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Why You Should Visit a Therapist This Year

After an unconventional year in a global pandemic, more people than ever are struggling with their mental health. From feeling depressed to becoming impulsive or gaining weight in quarantine, there are many reasons to see a therapist this year to turn things around. If you’ve developed bad habits, are feeling low, or no longer recognize yourself, it might be time to see a therapist or even consider turning to a psychiatrist for medication.

Impulsive Behaviors as a Side Effect to Depression


Depression and social isolation are causing many people to act impulsively and even develop impulse control disorders. Impulse control issues can range from compulsive gambling, excessive use of alcohol, overspending or shopping, dangerous sexual behaviors, drug use, and more.

Without help, impulse control behaviors can cause massive damage to people’s lives. From bankruptcy and lost relationships to sexually transmitted diseases and addictions, if you believe you’re suffering from an impulse control disorder, the best thing you can do for yourself is to get counseling or a treatment plan as soon as possible. A quick Google search for a term like ‘therapist near me for depression‘ will put you in touch with a trained psychologist or psychiatrist who can help you unravel some of the damaging behaviors that can come with depression. Don’t hesitate to try out a few therapists until you find the counselor who is the best fit for you, especially if it’s your first time going to counseling.

Weight Control and Management


Many of us have fallen into the trap of gaining weight while working from home and getting out less due to the pandemic. While it’s perfectly fine to spend free time bra shopping and looking for how to find a great-fitting bra when the older bras or sports bras are too small, major weight gain can be a symptom of depression and a reason to reach out for help now.

Science tells us that there’s a major systemic connection between the mind and our bodies. Your BMI and whether you suffer from obesity aren’t only genetic issues. Lifestyle, diet, other medical conditions, and your mental wellness all play a big part in whether you’re able to maintain a healthy weight long term. For some people, weight gain is specifically tied to the shutdowns and pandemics. While it might be easy to get back on track when restrictions are up, it’ll help you feel better mentally to be proactive about your mental health now by looking for a therapist with the right credentials.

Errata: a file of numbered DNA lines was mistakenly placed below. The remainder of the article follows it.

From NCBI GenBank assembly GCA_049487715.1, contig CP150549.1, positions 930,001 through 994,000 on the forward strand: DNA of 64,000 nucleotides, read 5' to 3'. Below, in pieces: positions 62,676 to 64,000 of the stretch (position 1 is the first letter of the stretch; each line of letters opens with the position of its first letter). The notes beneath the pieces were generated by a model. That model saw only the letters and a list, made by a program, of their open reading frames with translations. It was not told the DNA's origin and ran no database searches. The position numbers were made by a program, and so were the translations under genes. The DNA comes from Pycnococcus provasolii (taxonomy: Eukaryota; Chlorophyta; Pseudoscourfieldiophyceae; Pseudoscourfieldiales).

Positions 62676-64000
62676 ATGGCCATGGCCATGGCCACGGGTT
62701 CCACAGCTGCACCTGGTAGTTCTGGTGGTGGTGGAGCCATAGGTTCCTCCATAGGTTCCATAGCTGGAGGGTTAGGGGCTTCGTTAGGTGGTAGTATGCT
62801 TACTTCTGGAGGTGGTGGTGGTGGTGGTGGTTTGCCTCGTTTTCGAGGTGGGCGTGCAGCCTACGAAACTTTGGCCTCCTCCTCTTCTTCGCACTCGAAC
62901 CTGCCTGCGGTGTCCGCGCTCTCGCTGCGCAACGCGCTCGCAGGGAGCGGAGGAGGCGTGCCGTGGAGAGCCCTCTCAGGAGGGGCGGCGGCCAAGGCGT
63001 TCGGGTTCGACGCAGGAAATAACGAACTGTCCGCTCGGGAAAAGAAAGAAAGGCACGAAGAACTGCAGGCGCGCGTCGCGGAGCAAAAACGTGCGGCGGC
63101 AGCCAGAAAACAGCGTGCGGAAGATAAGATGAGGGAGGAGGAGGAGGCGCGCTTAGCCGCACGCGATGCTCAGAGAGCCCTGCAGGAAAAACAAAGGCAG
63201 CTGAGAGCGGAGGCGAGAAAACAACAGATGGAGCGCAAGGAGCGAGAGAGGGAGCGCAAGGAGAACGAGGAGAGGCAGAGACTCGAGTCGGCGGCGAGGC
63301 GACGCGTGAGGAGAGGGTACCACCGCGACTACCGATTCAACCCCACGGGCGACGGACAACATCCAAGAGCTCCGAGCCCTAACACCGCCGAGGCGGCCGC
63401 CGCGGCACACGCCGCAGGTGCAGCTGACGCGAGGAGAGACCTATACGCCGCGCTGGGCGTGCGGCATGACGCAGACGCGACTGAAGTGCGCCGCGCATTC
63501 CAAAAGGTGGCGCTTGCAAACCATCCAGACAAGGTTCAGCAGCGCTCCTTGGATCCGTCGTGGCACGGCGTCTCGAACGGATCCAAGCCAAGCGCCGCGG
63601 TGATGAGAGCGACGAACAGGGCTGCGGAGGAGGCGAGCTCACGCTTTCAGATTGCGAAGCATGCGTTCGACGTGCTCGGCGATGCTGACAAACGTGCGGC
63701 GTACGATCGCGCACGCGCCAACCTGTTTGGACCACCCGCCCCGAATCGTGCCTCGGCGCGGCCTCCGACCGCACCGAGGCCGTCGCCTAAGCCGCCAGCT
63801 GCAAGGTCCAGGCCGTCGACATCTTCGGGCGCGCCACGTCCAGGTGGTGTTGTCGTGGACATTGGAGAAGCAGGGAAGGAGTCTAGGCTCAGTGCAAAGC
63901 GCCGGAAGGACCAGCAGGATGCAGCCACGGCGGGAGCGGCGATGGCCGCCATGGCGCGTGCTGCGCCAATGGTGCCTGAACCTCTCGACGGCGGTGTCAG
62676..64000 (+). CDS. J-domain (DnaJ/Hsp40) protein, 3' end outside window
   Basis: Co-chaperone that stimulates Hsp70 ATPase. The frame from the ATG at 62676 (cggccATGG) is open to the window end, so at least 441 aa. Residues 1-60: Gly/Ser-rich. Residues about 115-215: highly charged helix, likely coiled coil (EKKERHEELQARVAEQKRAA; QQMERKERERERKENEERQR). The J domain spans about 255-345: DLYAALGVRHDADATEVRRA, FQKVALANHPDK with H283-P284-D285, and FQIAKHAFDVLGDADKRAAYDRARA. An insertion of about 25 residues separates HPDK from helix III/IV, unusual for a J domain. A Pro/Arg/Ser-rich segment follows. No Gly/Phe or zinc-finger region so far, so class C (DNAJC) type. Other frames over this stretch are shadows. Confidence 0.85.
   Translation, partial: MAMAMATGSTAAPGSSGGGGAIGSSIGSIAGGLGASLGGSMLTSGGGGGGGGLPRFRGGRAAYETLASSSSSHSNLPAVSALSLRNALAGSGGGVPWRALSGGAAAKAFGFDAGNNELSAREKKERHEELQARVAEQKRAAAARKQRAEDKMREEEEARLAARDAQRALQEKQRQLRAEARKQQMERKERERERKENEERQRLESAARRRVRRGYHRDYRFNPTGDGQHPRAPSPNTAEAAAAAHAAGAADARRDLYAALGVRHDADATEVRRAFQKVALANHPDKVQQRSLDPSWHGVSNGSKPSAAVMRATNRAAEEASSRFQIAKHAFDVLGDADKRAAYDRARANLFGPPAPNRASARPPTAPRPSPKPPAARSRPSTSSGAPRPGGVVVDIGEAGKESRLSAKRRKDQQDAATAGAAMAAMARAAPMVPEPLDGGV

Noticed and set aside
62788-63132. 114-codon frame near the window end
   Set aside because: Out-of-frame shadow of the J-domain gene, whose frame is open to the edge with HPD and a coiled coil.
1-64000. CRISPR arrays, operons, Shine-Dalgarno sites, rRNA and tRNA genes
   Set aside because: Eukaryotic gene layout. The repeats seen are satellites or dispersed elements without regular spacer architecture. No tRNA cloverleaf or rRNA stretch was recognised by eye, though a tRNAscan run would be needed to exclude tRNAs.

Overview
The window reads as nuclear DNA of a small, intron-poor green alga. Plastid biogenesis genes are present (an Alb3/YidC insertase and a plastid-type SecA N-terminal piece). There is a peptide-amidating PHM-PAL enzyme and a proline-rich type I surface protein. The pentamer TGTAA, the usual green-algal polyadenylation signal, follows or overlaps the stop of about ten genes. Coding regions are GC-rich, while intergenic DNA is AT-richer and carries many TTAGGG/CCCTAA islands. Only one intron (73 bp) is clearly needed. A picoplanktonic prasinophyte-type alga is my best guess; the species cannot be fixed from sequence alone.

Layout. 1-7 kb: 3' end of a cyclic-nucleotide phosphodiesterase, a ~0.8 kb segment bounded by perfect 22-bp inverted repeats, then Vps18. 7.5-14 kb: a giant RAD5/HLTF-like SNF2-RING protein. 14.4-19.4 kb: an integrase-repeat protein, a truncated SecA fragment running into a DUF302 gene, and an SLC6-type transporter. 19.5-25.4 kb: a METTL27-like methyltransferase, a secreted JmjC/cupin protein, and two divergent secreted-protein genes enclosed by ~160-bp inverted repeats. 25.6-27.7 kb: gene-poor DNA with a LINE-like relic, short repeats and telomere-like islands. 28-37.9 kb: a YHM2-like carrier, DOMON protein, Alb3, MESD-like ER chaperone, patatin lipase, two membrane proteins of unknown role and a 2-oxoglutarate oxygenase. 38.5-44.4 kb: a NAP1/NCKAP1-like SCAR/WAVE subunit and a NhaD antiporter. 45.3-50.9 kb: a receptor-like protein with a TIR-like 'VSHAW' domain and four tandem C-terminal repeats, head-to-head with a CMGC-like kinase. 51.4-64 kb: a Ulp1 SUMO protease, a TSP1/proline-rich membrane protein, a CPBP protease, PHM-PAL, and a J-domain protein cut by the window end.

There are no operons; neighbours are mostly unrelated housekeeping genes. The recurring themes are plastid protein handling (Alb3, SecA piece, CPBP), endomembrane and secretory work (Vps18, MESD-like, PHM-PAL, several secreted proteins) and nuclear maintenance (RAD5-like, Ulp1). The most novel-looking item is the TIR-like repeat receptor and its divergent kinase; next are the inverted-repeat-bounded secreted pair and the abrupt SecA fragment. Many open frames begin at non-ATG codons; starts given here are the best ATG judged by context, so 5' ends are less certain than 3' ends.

The connection is obvious but often overlooked. Maybe you’re someone who normally enjoys physical activity. Maybe you once had healthy eating habits. But lately, you’ve gained weight in quarantine and haven’t been able to stay on top of weight-loss goals because you can’t get out of bed. The fact that your bra is now the wrong size, and the straps dig into your shoulders is just one sign. Your exercise plan is now all but nonexistent, and you’re struggling with motivation. The good news is that you can get help to get yourself back on track. By finding a good mental health counselor, you’ll be one step closer to a weight loss journey that will stick. Even better, you’ll feel less socially isolated by having a therapist to talk to on a regular basis.

Overall Sadness


You are not alone, even though it may feel that way. The truth is that the pandemic has caused more depression. Loss of a job, anxiety about the future, grief, an uncertain economy, current events, and living in stressful times have, in one way or another, impacted us all. While it’s perfectly normal to feel down, clinical depression is more serious. If you’re engaging in self-harm, have experienced suicidal ideation, or even just need someone to talk to, reach out to a therapist. Weight and impulse control issues are only the start of things a professional counselor can help with. At the end of the day, a licensed psychologist or psychiatrist can help you improve your overall mental and physical wellbeing. By being open to counseling and honest about how your habits and moods have changed since the pandemic, you’ll have your best chance of feeling like yourself again soon.